Bay Basics

Underwater grasses

What happened to the underwater grasses? A rich legacy of Chesapeake Bay science

Walter Boynton on the disappearance-and resurgence-of Bay grasses

Estuarine ecologist Walter Boynton of Chesapeake Biological Laboratory discusses the mysterious disappearance—and eventual return—of underwater grasses in Chesapeake Bay.

Since its inception 90 years ago, the University of Maryland Center for Environmental Science has been on the forefront of Chesapeake Bay restoration. From the earliest documentation in the 1920s of the declining oyster fishery to more recent studies on harmful algal blooms and dead zones, UMCES has led the way in collaborative research in the Chesapeake and set the standard in environmental science of the Bay.

The greatest contribution to the scientific community is its ongoing work in environmental restoration. UMCES scientists made the initial discovery that the Bay was suffering from an excess of nutrients, particularly nitrogen and phosphorus. This high concentration of nutrients, a phenomenon known as eutrophication, caused a marked increase in algae blooms, killing off thousands of acres of underwater grasses and lowered dissolved oxygen concentration in bottom waters, suffocating bottom-dwelling organisms.

The effects of eutrophication had been gradually taking a toll on the Bay for some time, but it was not until 1972 when the devastating rains of Hurricane Agnes hit the Atlantic Coast, that citizens and scientists realized the Bay had changed dramatically for the worse. The abundant grasses of the 1950s that provided shelter for small fish and crabs and trapped sediments that washed from the land suddenly vanished. It became apparent that the hurricane alone did not cause the widespread changes observed in the early 1970s. Large amounts of pollutants and sediments were washing off the land, somehow hindering the return of underwater grasses and impairing the health of the estuary.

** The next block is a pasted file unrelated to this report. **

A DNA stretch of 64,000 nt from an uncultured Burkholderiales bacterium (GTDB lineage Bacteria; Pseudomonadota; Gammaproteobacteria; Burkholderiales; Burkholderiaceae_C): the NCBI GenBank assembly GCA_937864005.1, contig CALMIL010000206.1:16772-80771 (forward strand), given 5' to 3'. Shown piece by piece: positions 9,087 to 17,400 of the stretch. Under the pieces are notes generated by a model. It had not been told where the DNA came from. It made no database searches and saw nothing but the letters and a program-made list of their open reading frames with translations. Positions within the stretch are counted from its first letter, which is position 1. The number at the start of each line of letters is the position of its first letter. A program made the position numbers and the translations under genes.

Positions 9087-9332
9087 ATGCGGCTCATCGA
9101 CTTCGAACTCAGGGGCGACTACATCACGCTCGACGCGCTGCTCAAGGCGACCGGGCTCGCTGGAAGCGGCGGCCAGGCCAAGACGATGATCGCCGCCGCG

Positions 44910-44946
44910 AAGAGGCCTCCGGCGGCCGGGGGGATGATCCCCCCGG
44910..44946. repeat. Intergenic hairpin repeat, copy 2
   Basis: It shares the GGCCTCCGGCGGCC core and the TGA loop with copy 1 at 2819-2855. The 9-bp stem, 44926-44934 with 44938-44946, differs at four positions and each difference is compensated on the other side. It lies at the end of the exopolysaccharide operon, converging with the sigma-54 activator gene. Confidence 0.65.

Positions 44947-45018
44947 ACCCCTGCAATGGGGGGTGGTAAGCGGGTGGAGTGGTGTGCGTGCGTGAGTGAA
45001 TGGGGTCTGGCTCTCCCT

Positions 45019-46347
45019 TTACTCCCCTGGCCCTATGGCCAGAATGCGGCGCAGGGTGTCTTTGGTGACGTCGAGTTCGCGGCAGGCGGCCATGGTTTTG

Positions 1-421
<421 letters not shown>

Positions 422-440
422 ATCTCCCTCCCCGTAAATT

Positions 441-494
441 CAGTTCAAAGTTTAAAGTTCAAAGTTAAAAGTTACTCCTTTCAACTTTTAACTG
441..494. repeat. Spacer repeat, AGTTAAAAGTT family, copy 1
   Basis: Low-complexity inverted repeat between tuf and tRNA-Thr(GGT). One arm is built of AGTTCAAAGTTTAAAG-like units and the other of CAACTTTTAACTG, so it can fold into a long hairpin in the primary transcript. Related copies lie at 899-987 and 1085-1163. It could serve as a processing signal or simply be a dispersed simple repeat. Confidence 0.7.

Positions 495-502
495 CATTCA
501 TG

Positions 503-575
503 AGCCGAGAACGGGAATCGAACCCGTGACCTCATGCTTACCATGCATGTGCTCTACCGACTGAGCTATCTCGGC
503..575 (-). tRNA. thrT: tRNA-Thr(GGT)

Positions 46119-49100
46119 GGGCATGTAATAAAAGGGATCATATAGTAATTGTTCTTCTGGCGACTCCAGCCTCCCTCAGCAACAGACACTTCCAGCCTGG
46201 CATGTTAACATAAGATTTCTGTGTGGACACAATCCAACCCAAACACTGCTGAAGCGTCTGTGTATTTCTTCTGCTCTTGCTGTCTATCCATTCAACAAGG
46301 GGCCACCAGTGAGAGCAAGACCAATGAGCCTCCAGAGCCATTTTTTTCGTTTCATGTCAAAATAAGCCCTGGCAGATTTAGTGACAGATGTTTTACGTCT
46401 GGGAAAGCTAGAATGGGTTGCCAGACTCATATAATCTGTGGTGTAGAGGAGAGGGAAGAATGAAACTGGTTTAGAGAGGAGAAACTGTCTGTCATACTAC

A group of UMCES scientists set out to determine the cause of these changes. They particularly wanted to test the theory that it was the increased use of herbicides in agriculture that was affecting the grasses. As their research evolved, they demonstrated that it was not herbicide but the ever-increasing amounts of nutrients that caused the sea grasses to disappear and the dissolved oxygen levels in the Bay’s bottom waters to drop. 

More recently, underwater grasses have made an comeback in the Susquehanna Flats area of the Upper Bay, and scientists have been able to tie that comeback to efforts to reduce nutrients entering the Bay.

With these discoveries, it became clear the problems were not localized. Indeed, the entire Chesapeake Bay was in peril. Joining forces with other regional research institutions, government agencies, and citizens, UMCES has been a key catalyst for efforts to restore not only the Chesapeake but also other coastal ecosystems around the world suffering from nutrient pollution.

In 1983, the federal government, Pennsylvania, Maryland, Virginia, and the District of Columbia endorsed the first Chesapeake Bay Agreement, a commitment to restore the Bay. Recently the Chesapeake Executive Council announced new management strategies to meet the goals of the agreement, advancing the restoration, conservation and protection of the Bay, its tributaries and the lands that surround them. Many of these restoration goals and approaches have directly resulted from UMCES’ scientific discoveries.

Much work remains to be done and UMCES’ scientists continue to make important discoveries and apply their evolving knowledge of the Chesapeake ecosystem and its natural resources. The scientists who identified the root causes of the declining health of the Bay are joined by score of colleagues to not only diagnose problems but also develop solutions to improve the Bay and Maryland’s environment—and extending this experience to the rest of the world.